Porsche 911 Carrera S
Why does the stereo keep turning itself on, I kept asking myself. I would start the car, turn the radio off, enjoy the beautiful music of the motor… and the next time I turned the car back on, the blasted radio was on again.
Since the first 911 appeared in 1963, Porsche has been on a singular mission, namely that of making the world’s most iconic sports car.
Porsches are also different. Long after it was fashionable, the 911 sported a rear-engine, air-cooled design. Today the engine is still in the rear but it’s no longer air cooled. And while other European manufacturers give discounts to customers who opt for factory delivery, Porsche charges extra for the privilege.
While enthusiasts may argue about which was the first Porsche (founder Ferdinand Porsche built the Volkswagen Beetle, a car commissioned by Adolf Hitler; the Porsche 356, regarded by cognoscenti as the first real Porsche, was built from modified VW parts), they agree that the quality, workmanship, and handling are second to none.
Despite its 46th birthday, the 911 shows no sign of giving up its exalted status although, in a nod to changing customer tastes, the company has added exotic electronics such as navigation and Bluetooth mobile phone and Apple iPod connectivity.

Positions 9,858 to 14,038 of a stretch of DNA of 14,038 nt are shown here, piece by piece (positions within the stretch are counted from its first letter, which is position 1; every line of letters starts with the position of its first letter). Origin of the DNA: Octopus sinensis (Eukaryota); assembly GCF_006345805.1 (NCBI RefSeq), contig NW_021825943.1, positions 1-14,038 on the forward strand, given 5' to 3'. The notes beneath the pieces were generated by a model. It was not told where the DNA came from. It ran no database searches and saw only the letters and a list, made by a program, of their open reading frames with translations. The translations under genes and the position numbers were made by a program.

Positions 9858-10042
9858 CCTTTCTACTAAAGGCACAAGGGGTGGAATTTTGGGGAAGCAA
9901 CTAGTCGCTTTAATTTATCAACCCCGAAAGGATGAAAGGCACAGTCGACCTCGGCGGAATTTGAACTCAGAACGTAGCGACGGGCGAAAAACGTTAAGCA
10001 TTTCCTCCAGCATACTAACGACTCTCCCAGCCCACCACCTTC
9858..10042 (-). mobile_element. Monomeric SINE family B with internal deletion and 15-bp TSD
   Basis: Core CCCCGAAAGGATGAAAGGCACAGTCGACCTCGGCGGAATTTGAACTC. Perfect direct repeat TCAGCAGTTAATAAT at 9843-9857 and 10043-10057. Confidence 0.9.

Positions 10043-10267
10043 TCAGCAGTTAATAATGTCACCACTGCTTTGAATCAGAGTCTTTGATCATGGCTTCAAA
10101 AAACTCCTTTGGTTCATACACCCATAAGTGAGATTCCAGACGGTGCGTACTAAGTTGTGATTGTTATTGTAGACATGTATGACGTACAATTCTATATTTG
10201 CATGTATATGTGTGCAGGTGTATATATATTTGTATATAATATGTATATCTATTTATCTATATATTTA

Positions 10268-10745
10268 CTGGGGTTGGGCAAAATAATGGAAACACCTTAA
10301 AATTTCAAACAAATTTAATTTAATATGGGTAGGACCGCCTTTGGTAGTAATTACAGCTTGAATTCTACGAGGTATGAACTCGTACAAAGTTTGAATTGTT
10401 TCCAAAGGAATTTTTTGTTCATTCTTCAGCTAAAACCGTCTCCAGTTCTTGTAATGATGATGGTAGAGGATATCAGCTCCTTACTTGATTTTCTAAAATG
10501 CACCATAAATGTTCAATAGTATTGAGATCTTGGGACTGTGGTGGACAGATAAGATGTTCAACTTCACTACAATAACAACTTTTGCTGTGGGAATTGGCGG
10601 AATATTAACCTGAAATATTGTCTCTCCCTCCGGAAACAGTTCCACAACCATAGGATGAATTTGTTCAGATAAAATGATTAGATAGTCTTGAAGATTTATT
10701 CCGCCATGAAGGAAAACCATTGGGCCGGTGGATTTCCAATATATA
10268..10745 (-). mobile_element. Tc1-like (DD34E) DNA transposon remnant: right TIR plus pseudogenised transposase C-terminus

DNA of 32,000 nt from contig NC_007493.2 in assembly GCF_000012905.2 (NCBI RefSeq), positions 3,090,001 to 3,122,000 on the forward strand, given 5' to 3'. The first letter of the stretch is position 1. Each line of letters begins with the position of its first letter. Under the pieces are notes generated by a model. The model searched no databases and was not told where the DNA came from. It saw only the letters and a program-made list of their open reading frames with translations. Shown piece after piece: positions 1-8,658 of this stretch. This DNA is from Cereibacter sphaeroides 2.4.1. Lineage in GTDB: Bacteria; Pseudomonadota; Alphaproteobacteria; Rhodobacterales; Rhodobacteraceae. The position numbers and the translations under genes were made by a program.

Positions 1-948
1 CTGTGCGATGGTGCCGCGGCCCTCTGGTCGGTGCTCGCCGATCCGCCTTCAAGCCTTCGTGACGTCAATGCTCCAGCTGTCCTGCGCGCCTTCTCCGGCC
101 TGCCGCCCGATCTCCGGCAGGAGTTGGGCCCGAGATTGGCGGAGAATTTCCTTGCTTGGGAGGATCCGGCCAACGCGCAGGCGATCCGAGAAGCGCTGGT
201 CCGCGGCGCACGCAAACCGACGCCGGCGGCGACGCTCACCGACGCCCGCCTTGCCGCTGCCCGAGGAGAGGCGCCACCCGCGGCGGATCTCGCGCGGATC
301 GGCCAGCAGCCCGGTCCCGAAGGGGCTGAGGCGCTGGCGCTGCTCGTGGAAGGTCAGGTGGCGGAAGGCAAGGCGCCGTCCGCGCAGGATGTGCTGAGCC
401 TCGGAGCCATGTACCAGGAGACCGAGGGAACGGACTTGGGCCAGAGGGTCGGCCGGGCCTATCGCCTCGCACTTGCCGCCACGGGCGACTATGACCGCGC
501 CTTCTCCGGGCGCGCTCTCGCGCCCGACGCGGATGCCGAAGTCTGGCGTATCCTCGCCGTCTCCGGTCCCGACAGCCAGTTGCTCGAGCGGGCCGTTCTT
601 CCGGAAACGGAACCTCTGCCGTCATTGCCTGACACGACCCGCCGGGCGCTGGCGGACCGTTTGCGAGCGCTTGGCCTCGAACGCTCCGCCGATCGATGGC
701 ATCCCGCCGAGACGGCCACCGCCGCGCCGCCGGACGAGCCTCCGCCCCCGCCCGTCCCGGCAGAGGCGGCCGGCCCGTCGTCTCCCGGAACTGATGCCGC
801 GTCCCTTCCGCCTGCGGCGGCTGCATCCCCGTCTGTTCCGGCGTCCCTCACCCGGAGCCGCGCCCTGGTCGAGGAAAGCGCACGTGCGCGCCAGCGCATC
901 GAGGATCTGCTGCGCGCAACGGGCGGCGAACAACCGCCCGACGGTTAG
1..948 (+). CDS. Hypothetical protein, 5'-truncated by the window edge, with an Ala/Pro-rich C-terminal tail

It should come as no surprise, then, that one of the most significant innovations in the 2009 911 Carrera S is its Porsche Doppelkupplungsgetriebe (PDK). Before readers go running for their dictionaries, this stands for “Dual Clutch Transmission,” a technology that is both a manual gearshift and an automatic; for all intents and purposes, it’s two transmissions and two clutches in one. The transmission preselects the next gear, which results in shifts taking hundredths of a second without any interruption to the flow of power.
The interior is all about the drive. The seats keep the driver and passenger in place no matter how fast the corner is taken; the rear seats’ apparent purpose is to fold down to increase cargo capacity as the non-existent legroom makes it unlikely that anyone would attempt to sit there.
The seats themselves are an engineering marvel. Porsche offers them with optional ventilation that the company says produces a slipstream effect that evaporates moisture and makes occupants more comfortable in hot and sticky weather.
Of course, what really matters is what happens when the rubber hits the road. The Carrera S is really two cars: one a grand touring machine, lazily cruising winding roads all day, the other an Autobahn beast, capable of 0-60 mph in 4.1 seconds (with optional Sport Chrono Package and the aptly named Launch Control). Beware: a new owner will also find himself making all sorts of excuses to drive somewhere.
|2009 Porsche 911 Carrera S|
|Drivetrain||Rear engine, rear-wheel drive|
|Curb weight (lbs)||3219|
|Length x width x height (inches)||175.63 x 71.18 x 51.18|
|0-60 mph (seconds)||4.1|
|EPA city/highway fuel economy (mpg)||17/25|
–Jonathan B. Spira is the Editor of Executive Road Warrior and Chief Analyst at Basex, a knowledge economy research firm.